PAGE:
You will be redirected back to your article in seconds

WASHINGTON — Entertainment and media congloms largely remain empires ruled by testosterone, with only a slim percentage of top corporate exec slots or corporate board seats going to women.

A study skedded to be released this morning in Washington by Pennsylvania U.’s Annenberg Public Policy Center concludes that women are often “significantly underrepresented” throughout such mega congloms as Fox Entertainment Group, USA Networks, AOL Time Warner, the Walt Disney Co., Metro-Goldwyn-Mayer, General Electric/NBC, Clear Channel and AMC Entertainment.

(Study didn’t survey Sony Pictures Entertainment, Vivendi Universal or Viacom/Paramount. Nor does it reflect strides at the tops of divisions or lower levels; for example, women now fill the top porgramming and development jobs at all the major television networks, and four of the six nets now have women entertainment prexys.)

“With few exceptions, we have not moved beyond tokensim,” said Susan Ness, Annenberg project director and former FCC commissioner.

The Annenberg treatise concluded that the glass ceiling has been fortified by consolidation, since there are fewer and fewer rungs at the top of the ladder.

Across the entertainment, cable, TV news and Internet sectors, men accounted for more than three in four of top execs — defined as chairs, vice chairs, prexys, chief execs or operating officers.

Study, relying on 2001 annual reports, rushed to point out that Fox Entertainment and USA Networks listed no top female execs.

USA joined Disney in faring better than the rest when it came to their boards. At USA, three of the 12 seats were occupied by women; at the Mouse, women held four of the 16 seats.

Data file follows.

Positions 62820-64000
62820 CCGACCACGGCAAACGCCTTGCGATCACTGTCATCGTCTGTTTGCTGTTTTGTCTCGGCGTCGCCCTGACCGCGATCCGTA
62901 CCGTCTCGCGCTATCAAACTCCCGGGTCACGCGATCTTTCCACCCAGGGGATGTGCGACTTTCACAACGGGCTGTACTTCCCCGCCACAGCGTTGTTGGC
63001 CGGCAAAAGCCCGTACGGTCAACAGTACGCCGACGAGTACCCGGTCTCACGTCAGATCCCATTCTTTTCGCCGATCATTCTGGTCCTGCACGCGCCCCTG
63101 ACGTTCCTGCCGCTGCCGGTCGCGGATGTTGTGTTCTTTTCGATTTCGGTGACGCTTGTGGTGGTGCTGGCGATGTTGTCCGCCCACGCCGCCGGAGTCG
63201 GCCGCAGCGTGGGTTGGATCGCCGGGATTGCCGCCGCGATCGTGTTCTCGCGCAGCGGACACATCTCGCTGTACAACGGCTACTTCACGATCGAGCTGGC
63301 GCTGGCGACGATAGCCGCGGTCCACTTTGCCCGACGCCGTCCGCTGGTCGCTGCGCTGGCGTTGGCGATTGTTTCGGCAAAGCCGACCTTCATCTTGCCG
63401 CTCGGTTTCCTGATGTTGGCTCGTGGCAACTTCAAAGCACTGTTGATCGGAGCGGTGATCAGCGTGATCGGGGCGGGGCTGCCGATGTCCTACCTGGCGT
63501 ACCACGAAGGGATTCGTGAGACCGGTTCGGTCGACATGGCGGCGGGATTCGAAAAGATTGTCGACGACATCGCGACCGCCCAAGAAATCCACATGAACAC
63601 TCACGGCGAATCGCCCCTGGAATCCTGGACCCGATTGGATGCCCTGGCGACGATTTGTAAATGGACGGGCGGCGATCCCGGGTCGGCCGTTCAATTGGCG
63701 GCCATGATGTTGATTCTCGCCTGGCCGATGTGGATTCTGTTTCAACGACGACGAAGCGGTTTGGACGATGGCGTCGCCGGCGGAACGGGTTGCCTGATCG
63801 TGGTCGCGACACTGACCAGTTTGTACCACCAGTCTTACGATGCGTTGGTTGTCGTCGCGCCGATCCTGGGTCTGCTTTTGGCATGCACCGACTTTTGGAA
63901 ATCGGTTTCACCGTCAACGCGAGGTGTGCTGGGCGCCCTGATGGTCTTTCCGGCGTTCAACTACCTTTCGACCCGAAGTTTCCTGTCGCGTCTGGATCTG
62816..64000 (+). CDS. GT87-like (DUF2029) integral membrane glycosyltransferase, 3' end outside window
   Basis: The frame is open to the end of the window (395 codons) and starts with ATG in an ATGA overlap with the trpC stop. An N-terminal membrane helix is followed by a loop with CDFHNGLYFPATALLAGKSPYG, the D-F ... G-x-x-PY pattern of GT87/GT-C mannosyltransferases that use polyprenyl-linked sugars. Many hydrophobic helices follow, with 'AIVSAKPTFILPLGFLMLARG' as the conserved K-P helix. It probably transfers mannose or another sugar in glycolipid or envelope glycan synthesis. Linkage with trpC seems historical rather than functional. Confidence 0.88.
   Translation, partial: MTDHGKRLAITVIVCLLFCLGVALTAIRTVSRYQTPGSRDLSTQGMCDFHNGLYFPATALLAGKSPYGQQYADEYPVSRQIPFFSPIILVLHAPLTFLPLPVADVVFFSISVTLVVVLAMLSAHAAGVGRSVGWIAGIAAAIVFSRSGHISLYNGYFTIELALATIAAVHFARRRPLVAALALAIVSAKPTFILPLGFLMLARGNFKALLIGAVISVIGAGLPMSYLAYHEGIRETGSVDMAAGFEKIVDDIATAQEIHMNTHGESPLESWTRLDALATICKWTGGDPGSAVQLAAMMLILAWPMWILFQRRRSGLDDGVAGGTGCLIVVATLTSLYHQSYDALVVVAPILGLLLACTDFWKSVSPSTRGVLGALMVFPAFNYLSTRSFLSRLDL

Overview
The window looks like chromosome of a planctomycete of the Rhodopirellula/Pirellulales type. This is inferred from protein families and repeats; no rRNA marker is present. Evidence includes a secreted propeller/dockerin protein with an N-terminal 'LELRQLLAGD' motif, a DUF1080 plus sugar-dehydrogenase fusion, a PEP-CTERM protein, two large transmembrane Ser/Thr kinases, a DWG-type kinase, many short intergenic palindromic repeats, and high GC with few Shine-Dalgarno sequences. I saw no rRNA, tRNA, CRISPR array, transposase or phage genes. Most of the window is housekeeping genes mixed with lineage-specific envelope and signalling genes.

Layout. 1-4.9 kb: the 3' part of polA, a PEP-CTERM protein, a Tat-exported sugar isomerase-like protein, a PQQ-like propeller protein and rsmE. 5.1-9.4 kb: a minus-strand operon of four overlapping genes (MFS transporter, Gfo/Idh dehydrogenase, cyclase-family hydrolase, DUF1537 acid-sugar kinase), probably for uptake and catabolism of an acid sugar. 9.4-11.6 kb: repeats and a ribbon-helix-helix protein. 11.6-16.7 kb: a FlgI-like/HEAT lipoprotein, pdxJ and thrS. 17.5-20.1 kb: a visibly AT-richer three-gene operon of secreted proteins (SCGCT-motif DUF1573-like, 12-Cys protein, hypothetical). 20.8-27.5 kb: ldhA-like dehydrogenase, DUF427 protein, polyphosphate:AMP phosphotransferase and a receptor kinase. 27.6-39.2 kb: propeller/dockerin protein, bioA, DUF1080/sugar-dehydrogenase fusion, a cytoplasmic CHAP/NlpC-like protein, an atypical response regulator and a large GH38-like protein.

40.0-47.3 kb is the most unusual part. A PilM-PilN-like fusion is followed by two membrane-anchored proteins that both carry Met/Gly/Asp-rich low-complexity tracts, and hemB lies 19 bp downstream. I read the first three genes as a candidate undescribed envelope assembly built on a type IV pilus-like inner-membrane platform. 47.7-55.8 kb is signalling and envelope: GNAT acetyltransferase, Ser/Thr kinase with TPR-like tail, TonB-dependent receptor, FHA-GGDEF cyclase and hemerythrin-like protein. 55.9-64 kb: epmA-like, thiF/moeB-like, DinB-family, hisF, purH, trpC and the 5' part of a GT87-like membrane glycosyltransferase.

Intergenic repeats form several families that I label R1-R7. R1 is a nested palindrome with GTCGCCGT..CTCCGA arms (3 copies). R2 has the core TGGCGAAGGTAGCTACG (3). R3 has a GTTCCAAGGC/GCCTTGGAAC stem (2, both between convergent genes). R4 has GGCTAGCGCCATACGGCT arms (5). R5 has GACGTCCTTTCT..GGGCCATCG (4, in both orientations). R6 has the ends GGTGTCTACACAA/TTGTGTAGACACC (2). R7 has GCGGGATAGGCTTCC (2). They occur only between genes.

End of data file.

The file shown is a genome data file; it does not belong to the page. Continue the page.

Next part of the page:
Disney didn’t do as well when it came to top execs. Of the 20 top titles, women held two.

At MGM, two of the top 16 execs were women; only one of the 12 board members was a woman.

AMC reported no female board members last year, and only one top exec.

AOL TW made a below-average showing in both categories, with only one woman on its 16-seat board. Of the top 32 execs, only two were women. AMC had no female board members.

The Annenberg study completed an in-depth analysis of AOL TW and Fox Entertainment, a division of News Corp.

While there were few women in the upper reaches of AOL TW, women do hold sway in the conglom’s various kingdoms. At Warner Bros., there are several women serving as division heads, including senior veep and chief corporate communications officer Barbara Brogliatti.

Turning elsewhere, Annenberg said strong strides have been made in the TV news biz, where over 30% of news execs are women.

In the cable biz, only about 12% of the corporate board seats were held by women. Of the 571 top cable execs, 89 — or 16% –were women.

Top newspapers fared a bit better than the entertainment and media congloms they cover when it comes to female power. An exception was the Washington Post, which had no women on its board in 2001.

Ness said it was impossible to draw comparisons with last year’s debut Annenberg study, because a different mix of companies were studied.